As one of the newest financial products to hit the market, ABLE accounts are a 529 account with all kinds of bells and whistles specially designed for disabled Americans.
After years of lobbying at the grassroots community of the disabled, ABLE accounts were incorporated into legislation in December 2014.
Why open an ABLE account?
The 529 accounts are traditionally state sponsored and used to save for your child’s college education. Although you won’t be able to deduct your contribution, the money will grow without taxation and will not be taxed when deducted for approved study expenses, especially tuition fees.
If you are that Parent of a disabled child, their future in higher education may be unclear. However, an ABLE account can save or invest money on a potential university experience, but the funds can be used for a variety of other life expenses.
Aside from saving for college, there are several reasons why both disabled people and parents of disabled children might want to open an ABLE account.
Asset Tests: Additional Security Income and Beyond
If you are disabled, state and federal assistance programs can make it difficult to gain financial independence. For example, to gain access to additional collateral income, you are generally only allowed to have assets of $ 2,000. The SSI resource limit is $ 3,000 for couples. Assets can include the value of your bank account, second vehicle, life insurance, cash and more.
Benefit programs aimed at those who meet the income requirement, which is usually low income, are known as “means-tested”. The qualification depends on the means of the applicant. These types of programs make it nearly impossible for individuals and families to save money as they can be disqualified if the savings reach a certain level. Disabled people living near or below the poverty line are particularly concerned with wealth limits as they are more likely to need additional savings for more frequent medical emergencies.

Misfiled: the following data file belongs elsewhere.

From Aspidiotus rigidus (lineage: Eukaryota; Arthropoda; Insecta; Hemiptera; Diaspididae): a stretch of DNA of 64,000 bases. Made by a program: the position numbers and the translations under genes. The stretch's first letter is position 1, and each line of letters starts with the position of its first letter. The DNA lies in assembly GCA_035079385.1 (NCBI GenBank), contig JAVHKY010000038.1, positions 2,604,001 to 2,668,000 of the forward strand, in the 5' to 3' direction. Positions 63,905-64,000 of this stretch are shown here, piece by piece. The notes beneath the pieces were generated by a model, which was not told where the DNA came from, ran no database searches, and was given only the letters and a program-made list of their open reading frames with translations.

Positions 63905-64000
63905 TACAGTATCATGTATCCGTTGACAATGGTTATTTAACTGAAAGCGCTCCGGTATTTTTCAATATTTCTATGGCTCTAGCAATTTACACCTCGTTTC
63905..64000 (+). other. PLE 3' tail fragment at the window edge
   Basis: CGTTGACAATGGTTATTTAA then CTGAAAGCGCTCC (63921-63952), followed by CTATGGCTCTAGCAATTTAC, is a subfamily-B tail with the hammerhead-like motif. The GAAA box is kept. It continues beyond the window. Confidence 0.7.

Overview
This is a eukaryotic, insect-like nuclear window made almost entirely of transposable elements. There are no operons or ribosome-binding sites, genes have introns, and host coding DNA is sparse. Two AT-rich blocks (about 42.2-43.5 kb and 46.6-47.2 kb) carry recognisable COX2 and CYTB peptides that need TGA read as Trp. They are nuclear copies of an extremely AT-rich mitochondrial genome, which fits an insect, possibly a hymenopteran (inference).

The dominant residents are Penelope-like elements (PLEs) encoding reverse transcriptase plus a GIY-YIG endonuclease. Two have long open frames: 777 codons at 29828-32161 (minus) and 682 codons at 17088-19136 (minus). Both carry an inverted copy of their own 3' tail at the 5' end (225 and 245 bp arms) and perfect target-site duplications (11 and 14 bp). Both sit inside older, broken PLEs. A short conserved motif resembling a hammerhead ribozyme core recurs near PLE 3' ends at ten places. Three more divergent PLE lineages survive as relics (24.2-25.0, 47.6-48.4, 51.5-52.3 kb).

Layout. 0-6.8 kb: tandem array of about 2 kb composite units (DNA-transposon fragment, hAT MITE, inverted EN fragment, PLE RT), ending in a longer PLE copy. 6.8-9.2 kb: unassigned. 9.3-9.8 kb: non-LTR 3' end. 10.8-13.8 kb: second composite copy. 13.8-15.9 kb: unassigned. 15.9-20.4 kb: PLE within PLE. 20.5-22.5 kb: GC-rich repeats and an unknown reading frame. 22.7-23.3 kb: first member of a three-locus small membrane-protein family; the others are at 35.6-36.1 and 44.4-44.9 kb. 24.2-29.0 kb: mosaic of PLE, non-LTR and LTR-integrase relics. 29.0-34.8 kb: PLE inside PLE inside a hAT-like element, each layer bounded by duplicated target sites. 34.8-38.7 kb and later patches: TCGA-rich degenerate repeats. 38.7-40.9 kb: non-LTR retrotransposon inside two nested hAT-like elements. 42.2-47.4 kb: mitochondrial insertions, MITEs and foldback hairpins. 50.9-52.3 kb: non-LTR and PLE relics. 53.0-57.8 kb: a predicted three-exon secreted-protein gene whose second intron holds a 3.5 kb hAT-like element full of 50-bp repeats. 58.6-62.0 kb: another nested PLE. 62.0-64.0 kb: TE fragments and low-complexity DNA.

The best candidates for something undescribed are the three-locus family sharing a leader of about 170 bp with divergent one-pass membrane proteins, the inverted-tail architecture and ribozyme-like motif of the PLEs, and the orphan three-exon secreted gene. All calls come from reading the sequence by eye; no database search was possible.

Other income-based public benefits
SSI is not the only means tested public benefit program. Many states may have a limit on assets associated with access to medical aid or Medicare if you are disabled. There are various other benefits that you may need to access that come with asset testing as well.
ABLE accounts solve this problem in many programs. The first $ 100,000 saved in an ABLE account doesn’t count towards SSI benefits. Any amount saved in an ABLE account cannot be counted towards wealth tests for almost all other federal need-based benefits – such as Medicaid.
ABLE accounts can act as tax-privileged savings accounts or as an investment vehicle. The interest earned on your ABLE account is not taxable for federal income tax purposes. Also, depending on your state of residence and the state that issued your ABLE account, you may not have to pay state taxes on the interest.
Search for tax parity
In some states, you can avoid the state tax burden on ABLE accounts even when you shop with ABLE programs outside of the state.
“Pennsylvania provides residents with ‘tax parity’ that allows them to purchase an ABLE plan across state lines while enjoying the tax benefits of the state of Pennsylvania,” said Paul Curley, director of 529 & ABLE Research at ISS Market Intelligence.
He says you should review your state’s laws to review possible state tax benefits associated with ABLE programs, including tax parity.
It’s important to note that all of these tax savings have one caveat to both state and federal income tax: they only apply when you’re withdrawing funds for qualified disability expenses.